Takuma Sato is a much maligned driver; the butt of all kinds of jokes. But I rate Sato. Who could forget his amazing overtaking manoeuvre on Fernando Alonso at Canada last year?
It is fair to say, though, that Sato has probably had longer in F1 than he truly deserves. It is incredible that Honda even went to the trouble of setting up an entire F1 team for him, just to placate the Japanese public. Sato is one lucky man.
As for Anthony Davidson, no-one has had as rough a deal as he has. Years of graft as a test driver for Honda have culminated in a poorly-supported second-hand drive where he plays a secondary role to Sato. Surely Davidson deserves more than this.
When I was younger, I was a fan of the Jordan team. The heady days of success in the late 1990s were sweet. But the decline was depressing to watch. Then as the team changed hands on an annual basis, any hope of a return to the glory days faded fast. All of the energy from the Jordan team has been sucked out by a succession of cynical businessmen who didn’t realise what they were getting themselves into and just how much money they had to commit.
But at last, the Jordan team appears to be in good hands. Vijay Mallya has deep pockets and seems to be a genuine F1 fan. He appears determined to succeed for the love of the sport, not just to push his brand.
As I have said before, initially I thought Force India should have hired Vitantonio Liuzzi as their race driver. As it is Liuzzi is their test / reserve driver, which makes sense. Giancarlo Fisichella does deserve another chance at F1 glory. When most teams at the back of the grid rely on dodgy pay drivers, it is good for Force India to be able to use an experienced driver like Fisichella to push forward development. I hope it pays dividends.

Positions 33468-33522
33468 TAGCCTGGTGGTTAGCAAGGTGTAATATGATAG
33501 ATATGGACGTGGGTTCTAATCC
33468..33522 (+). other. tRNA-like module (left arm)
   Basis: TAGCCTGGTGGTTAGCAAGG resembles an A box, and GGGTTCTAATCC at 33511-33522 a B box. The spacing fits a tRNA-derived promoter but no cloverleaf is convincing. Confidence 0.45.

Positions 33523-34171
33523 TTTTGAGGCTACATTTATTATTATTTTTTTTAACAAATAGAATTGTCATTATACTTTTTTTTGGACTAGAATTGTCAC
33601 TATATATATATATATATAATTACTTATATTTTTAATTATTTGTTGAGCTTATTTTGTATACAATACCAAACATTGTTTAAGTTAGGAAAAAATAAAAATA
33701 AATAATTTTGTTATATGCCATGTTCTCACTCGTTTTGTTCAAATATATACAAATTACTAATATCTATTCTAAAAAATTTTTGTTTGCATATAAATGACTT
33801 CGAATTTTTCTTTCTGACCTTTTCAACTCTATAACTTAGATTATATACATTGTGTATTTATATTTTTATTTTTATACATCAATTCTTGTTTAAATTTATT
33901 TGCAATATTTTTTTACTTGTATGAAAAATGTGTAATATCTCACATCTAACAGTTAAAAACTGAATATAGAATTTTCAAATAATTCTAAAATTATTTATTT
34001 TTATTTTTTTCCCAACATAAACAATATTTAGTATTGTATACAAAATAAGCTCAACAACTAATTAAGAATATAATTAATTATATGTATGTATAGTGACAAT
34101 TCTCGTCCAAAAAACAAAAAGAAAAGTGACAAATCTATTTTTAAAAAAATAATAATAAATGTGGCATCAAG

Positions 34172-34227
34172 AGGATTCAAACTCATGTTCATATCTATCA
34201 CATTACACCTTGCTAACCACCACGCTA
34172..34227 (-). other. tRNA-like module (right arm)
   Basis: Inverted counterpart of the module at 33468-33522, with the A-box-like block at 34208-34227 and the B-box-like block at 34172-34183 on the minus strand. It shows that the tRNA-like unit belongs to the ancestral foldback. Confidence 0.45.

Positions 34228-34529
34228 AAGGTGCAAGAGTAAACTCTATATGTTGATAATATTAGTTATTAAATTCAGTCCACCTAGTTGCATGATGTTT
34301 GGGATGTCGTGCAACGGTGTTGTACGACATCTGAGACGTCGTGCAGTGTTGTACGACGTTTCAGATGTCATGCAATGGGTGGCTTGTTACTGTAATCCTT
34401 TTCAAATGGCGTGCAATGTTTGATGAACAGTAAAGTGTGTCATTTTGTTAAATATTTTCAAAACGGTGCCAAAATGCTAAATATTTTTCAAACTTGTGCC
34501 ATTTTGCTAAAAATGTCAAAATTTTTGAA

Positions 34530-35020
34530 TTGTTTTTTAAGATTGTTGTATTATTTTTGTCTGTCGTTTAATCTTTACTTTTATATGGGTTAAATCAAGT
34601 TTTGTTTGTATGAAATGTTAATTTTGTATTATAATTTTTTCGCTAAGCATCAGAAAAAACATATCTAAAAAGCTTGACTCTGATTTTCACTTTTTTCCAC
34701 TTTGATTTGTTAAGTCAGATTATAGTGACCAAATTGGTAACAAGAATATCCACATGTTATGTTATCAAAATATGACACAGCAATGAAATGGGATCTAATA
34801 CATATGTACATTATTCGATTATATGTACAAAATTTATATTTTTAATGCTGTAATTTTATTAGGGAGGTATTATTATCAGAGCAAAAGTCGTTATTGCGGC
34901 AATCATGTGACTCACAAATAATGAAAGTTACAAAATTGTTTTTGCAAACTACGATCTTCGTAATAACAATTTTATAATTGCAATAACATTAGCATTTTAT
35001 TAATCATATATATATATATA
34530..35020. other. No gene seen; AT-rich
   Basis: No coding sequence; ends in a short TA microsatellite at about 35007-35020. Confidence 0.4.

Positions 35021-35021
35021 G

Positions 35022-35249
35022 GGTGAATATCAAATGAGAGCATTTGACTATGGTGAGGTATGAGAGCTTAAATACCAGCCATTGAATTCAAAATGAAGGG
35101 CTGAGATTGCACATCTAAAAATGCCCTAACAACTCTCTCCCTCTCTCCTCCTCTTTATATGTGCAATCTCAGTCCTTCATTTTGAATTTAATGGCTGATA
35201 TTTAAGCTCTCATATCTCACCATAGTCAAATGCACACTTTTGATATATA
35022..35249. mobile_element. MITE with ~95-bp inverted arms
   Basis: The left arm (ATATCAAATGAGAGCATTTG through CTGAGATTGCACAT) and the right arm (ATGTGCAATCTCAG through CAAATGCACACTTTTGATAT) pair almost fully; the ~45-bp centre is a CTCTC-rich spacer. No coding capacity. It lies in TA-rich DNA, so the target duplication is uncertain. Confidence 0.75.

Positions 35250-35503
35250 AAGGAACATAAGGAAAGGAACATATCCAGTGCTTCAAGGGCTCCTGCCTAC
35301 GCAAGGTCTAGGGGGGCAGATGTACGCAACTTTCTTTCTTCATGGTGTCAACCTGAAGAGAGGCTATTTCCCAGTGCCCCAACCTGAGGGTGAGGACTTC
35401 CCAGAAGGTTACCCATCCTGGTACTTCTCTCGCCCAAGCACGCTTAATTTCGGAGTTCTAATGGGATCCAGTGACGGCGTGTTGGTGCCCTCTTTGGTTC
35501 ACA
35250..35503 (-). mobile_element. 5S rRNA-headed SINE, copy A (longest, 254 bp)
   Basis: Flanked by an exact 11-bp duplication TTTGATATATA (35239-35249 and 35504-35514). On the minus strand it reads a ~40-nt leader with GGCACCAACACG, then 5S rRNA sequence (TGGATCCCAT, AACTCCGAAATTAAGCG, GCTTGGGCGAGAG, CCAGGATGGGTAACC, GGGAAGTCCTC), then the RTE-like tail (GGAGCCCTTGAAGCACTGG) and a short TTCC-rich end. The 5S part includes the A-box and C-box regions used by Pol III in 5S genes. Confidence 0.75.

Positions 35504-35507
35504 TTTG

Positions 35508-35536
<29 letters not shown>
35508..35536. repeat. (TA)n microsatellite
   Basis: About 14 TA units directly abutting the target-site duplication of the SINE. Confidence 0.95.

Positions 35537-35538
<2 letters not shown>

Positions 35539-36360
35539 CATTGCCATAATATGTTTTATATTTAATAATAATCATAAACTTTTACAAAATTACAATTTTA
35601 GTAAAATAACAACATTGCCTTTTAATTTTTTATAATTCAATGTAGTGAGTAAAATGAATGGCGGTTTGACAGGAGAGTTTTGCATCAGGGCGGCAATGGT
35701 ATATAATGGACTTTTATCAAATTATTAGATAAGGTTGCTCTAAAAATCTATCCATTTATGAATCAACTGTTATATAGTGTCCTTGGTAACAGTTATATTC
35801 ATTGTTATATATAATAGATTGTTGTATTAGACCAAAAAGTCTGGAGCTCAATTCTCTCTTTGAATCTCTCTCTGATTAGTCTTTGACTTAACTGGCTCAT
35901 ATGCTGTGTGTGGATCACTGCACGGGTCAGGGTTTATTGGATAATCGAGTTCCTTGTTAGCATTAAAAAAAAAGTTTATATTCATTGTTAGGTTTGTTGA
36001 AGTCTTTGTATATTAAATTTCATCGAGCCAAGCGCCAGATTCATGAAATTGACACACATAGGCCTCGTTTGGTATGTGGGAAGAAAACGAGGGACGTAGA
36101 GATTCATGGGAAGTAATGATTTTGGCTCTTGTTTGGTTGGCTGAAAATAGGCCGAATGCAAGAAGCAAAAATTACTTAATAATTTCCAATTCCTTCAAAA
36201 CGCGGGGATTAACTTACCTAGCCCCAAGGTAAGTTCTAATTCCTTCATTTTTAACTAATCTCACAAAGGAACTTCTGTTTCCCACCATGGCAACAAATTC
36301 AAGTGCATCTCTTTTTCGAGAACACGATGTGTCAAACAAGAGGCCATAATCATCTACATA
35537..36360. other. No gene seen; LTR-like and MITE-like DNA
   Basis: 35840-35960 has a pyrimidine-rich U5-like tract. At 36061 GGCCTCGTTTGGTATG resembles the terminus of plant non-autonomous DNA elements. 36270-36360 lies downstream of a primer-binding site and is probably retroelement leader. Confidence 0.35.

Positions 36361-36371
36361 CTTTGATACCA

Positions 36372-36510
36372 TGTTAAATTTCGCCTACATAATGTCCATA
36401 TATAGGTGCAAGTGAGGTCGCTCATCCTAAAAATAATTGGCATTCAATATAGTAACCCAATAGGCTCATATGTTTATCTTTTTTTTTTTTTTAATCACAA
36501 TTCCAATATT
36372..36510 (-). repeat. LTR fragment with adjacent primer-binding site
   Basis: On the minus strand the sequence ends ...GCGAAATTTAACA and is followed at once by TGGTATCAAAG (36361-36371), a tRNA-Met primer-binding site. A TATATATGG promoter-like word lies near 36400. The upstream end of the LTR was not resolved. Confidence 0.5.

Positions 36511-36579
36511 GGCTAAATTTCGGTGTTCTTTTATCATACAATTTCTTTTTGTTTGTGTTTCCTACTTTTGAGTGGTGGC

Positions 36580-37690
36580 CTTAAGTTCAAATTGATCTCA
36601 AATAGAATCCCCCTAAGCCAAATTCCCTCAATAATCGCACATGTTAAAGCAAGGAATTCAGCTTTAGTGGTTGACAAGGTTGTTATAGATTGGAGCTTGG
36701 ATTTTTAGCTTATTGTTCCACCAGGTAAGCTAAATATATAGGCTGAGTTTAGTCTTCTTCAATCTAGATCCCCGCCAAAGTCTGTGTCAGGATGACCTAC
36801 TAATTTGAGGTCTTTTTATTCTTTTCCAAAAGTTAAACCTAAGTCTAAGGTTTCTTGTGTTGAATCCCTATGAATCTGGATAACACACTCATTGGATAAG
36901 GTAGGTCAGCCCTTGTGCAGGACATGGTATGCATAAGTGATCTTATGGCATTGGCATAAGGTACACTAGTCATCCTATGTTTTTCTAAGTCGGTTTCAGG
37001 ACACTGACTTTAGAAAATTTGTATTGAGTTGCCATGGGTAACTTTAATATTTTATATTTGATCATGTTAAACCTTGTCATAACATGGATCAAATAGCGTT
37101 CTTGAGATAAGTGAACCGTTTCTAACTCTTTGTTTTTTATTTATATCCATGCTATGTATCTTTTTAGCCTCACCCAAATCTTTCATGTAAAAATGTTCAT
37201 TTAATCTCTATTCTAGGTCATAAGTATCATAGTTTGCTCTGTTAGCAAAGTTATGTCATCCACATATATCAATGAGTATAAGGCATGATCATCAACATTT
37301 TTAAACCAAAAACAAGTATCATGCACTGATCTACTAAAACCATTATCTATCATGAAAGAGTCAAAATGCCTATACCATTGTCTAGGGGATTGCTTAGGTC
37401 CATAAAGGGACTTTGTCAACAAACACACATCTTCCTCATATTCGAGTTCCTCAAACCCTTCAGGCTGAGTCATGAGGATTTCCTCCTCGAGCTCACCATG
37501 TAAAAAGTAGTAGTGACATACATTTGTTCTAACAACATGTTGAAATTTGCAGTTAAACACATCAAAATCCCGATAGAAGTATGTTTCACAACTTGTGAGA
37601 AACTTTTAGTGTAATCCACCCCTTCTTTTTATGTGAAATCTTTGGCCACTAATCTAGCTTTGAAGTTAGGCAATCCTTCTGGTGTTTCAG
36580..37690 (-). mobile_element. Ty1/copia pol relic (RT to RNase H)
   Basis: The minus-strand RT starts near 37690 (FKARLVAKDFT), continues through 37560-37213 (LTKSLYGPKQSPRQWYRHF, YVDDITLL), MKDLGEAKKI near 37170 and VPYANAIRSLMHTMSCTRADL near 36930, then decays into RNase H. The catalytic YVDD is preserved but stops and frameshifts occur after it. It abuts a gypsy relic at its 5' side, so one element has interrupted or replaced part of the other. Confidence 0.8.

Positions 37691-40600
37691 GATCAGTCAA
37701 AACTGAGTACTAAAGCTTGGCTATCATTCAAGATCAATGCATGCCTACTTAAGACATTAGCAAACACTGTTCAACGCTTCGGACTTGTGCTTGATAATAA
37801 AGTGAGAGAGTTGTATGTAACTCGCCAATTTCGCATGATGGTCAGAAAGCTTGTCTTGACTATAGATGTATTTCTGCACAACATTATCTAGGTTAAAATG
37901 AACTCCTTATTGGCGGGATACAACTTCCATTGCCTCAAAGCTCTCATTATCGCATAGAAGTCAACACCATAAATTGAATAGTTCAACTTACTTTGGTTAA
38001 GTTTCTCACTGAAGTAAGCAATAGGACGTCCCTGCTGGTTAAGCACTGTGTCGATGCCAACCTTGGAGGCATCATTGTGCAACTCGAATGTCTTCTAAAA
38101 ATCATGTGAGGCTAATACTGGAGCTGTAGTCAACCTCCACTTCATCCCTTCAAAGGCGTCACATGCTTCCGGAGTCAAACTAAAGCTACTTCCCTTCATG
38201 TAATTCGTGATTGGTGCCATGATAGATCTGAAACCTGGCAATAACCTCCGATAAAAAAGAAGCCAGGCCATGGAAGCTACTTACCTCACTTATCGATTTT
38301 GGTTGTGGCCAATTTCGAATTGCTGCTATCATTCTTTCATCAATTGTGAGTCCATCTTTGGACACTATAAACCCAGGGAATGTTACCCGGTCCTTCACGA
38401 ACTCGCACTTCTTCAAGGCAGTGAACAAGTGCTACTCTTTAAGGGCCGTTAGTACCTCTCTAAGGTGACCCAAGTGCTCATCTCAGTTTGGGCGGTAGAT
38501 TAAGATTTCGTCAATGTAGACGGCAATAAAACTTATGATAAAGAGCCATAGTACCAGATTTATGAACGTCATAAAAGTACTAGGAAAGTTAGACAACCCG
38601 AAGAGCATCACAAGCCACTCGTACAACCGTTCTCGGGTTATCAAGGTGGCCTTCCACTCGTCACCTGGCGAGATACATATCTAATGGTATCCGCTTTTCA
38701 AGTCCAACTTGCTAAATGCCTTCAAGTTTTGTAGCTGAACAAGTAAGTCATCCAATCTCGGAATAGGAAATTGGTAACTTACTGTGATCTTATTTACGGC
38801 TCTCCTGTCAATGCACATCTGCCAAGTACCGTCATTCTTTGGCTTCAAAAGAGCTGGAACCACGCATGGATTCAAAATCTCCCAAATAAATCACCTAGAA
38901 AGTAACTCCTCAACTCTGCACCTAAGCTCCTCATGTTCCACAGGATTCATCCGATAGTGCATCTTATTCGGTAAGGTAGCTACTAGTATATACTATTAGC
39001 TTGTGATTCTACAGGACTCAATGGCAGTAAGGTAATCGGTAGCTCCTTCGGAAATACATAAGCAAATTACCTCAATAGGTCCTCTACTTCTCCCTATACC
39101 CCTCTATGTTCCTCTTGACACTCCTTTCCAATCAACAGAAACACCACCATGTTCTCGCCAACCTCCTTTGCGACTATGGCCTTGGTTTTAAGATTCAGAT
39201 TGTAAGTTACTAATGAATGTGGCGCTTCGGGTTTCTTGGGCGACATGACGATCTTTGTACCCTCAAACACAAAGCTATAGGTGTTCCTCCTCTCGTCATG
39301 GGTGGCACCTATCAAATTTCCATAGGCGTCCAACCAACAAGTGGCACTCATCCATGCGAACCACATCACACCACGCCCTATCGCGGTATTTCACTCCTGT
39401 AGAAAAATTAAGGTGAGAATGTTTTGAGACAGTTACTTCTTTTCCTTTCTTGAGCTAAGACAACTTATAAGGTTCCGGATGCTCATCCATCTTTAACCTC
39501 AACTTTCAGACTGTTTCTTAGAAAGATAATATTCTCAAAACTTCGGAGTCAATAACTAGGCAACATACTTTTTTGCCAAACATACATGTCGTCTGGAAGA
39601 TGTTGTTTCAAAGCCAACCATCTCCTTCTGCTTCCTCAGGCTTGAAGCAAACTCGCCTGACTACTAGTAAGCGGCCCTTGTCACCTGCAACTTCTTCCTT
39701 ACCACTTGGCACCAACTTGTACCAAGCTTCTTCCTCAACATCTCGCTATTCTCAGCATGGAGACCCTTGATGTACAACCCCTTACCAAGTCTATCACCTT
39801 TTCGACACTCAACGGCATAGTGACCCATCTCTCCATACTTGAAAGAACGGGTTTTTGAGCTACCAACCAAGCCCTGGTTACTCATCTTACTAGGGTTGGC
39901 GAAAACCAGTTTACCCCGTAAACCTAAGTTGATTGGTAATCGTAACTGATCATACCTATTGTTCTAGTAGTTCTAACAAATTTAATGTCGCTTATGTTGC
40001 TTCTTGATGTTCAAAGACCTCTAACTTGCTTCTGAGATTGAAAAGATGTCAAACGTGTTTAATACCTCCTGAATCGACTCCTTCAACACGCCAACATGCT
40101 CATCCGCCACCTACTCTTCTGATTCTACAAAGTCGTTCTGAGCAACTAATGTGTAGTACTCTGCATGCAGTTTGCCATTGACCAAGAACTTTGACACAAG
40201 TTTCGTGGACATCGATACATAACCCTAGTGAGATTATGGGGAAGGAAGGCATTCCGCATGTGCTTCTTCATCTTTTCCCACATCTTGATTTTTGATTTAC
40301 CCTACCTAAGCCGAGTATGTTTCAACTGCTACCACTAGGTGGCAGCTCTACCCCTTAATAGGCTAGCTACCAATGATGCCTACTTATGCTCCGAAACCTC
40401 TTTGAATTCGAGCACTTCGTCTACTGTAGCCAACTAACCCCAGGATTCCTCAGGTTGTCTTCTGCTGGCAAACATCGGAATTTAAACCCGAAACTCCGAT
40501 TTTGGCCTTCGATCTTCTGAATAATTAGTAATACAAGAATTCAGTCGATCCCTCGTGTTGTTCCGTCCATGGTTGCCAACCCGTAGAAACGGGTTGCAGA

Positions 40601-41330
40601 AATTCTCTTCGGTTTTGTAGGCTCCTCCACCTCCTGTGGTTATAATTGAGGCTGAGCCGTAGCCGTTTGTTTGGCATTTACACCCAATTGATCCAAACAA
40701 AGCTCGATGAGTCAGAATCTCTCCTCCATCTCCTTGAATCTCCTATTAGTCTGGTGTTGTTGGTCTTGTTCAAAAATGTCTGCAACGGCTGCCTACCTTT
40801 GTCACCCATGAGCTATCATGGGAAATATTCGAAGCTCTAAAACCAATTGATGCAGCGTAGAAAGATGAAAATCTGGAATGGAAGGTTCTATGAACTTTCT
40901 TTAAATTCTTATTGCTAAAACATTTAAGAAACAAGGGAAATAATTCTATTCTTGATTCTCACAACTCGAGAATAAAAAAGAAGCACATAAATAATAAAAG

Adrian Sutil is still a bit of an unknown. He is highly rated, but his on-track performances are still sporadic. How sick must he feel though — apparently he came close to clinching that McLaren drive. As it is, he has to slog for another season at the rear of the pack.
This is the big question mark. How will the turmoil of last season — and, to an extent, the off season — affect the McLaren team’s preparation? Undoubtedly, the team will have been distracted. It has also had to halt development on three areas of the car, which is also have a small adverse effect.
On the other hand, they may be more determined than ever to win this season’s Championship. I don’t think they are quite there with Ferrari yet. But they are undoubtedly the red team’s biggest rivals, so you can’t write them off.
Lewis Hamilton has a lot of responsibility on his shoulders this year. The British media spotlight will be glaring on him more intensely than ever. The hungry media doesn’t forgive losers easily. It’s a cliché to say that the British media builds people up to knock them down, but it’s true. Hamilton will have to perform this year to prevent this from happening.
Hamilton also has more responsibility because he is team leader for McLaren after just one season. He is spearheading McLaren’s title campaign but he is still relatively inexperienced.
However, Lewis Hamilton is a supremely talented driver. His overtaking manoeuvres and starts last year were often unbelievable. But there is still a question mark in my mind over his tyre management, which appears to be his weakest area. Hamilton will have to learn to be more patient before he can win the Championship.
There are a lot of expectations for Heikki Kovalainen as well. He has made a name for himself by the fact that “if he was at McLaren and Hamilton was at Renault, all the hype could be surrounding Kovy.” Well, this year we will find out. Kovalainen is also relatively inexperienced. With two drivers lacking experience, that could harm McLaren this season in terms of development — although they still have wise head Pedro de la Rosa as a test driver.